Polymeric rubber is prized for its stretchability and resilience, which makes it useful in everything from automobile tyres to protective gloves. Unlike most other common materials such as metals, plastics and wood, rubber can recover its shape after being stretched or deformed. This ability to rebound is due to a preponderance of wrinkled chains rather than linear ones, which are much less elastic. The elasticity of rubber can be modulated by varying the amount of chemical cross-links, known as vulcanization.
Vulcanization is a chemical reaction that produces di- and polysulfide bonds between chain ends, restricting the degrees of freedom for the chains and thus making them tighter at a given strain. This results in a higher elastic force constant, which also increases the resiliency of the material. The addition of vulcanizing agents also lowers the crystallization temperature to about 25 degC, which allows the material to be processed further before it can be cured to the final solid form.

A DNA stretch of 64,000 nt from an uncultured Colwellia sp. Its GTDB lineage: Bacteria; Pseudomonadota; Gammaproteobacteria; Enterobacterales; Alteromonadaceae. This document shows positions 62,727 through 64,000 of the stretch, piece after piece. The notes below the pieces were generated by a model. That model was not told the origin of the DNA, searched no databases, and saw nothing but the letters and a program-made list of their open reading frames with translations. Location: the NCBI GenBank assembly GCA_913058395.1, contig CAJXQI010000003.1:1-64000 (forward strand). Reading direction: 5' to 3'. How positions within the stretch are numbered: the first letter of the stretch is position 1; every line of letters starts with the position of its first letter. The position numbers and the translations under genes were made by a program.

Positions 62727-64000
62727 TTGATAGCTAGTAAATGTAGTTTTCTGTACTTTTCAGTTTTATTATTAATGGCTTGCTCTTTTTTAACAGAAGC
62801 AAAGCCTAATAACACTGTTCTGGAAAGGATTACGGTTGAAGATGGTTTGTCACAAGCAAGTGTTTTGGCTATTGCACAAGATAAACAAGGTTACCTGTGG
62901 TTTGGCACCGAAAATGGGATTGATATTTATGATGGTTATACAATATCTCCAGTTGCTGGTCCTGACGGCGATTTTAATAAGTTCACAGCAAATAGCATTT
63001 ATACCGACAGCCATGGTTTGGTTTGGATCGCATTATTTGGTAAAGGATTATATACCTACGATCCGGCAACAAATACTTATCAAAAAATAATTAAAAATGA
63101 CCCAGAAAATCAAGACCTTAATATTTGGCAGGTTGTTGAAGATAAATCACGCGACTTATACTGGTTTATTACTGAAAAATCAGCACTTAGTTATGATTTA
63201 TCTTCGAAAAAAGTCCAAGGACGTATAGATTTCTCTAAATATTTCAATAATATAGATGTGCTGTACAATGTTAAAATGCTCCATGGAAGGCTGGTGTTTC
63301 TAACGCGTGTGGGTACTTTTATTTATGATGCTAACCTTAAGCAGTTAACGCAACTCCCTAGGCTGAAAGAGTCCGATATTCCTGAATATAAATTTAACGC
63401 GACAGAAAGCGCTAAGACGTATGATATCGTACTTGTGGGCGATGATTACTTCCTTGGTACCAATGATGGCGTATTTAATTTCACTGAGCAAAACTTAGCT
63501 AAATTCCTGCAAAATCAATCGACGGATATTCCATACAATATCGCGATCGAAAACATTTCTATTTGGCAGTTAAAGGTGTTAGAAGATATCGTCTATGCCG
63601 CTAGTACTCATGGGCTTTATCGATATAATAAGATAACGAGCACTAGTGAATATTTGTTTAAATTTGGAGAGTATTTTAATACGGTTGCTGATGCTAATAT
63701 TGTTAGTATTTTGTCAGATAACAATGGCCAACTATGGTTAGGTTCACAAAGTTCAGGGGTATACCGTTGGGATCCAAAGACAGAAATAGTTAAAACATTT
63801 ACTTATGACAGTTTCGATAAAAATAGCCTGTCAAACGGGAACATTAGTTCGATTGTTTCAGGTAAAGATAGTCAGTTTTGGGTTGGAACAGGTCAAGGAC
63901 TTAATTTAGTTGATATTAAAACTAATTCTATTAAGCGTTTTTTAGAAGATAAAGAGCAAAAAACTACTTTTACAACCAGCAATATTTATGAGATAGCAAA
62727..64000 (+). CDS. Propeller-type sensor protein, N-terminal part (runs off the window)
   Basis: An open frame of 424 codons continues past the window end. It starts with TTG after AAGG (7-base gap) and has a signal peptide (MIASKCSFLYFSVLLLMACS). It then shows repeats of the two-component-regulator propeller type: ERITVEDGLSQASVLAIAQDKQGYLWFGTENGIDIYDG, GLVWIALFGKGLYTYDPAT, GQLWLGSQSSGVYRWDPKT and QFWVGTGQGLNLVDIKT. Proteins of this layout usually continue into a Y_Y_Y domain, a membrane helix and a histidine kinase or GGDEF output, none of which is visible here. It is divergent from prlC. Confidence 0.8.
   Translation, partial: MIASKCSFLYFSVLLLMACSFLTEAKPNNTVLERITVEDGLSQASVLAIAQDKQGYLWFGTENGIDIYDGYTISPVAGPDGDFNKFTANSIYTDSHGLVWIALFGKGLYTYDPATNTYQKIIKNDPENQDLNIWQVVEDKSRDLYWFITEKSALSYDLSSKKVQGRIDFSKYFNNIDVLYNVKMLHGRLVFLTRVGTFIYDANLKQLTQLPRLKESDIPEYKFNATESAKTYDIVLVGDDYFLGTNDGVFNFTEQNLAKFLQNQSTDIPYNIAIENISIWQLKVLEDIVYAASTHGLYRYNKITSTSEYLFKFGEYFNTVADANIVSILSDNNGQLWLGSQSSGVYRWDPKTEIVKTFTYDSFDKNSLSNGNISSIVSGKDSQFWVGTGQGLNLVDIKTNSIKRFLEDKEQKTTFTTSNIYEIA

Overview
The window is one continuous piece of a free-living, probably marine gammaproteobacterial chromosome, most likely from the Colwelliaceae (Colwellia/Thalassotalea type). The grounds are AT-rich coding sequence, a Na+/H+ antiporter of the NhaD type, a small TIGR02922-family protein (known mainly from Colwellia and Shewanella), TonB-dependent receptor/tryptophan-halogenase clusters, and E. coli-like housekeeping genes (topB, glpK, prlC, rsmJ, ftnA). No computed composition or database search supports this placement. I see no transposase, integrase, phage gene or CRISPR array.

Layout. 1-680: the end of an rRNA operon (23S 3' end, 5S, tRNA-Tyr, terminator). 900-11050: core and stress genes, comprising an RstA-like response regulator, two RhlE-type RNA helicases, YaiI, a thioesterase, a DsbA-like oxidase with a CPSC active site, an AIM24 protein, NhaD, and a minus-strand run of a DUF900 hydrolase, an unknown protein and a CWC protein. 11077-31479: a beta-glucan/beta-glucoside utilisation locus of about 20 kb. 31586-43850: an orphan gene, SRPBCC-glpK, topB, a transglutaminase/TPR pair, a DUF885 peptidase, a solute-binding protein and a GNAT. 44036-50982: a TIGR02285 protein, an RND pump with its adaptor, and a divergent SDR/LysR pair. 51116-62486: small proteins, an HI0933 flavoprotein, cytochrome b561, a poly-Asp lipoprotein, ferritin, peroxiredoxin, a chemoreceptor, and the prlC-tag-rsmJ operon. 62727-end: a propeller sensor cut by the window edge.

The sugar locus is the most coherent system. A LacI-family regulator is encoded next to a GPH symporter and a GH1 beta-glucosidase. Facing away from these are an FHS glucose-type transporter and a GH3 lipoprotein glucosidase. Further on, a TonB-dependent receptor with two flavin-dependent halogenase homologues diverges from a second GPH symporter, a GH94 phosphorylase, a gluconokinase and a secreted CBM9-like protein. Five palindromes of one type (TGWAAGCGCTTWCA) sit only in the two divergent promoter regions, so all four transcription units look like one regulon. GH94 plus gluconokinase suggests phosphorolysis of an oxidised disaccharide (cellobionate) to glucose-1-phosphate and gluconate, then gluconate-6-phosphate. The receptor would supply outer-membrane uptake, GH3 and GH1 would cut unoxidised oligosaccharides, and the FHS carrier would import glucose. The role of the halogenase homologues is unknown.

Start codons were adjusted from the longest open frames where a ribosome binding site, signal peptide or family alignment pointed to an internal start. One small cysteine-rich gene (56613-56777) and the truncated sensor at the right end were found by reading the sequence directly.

The Science Behind Polymeric Rubber: Unraveling Its Properties and Applications
Natural rubber (cis-1,4-polyisoprene) is a polymer derived from the monomer isoprene, which can be obtained in its natural form as the milky latex of hevea tree sap. It is commonly found in a number of physical forms, including sponges, sheets, and blocks.
Synthetic elastomers are produced by the controlled polymerization of monomers such as butadiene, styrene and ethylene. The most common are the cis-polyisoprene (NR), cis-butadiene rubber (BR) and styrene-butadiene rubber (SBR). Another type of synthetic elastomer is the ethylene-propylene monomer (EPM), which is produced in a similar way to SBR but has the advantage of being a solid at room temperature.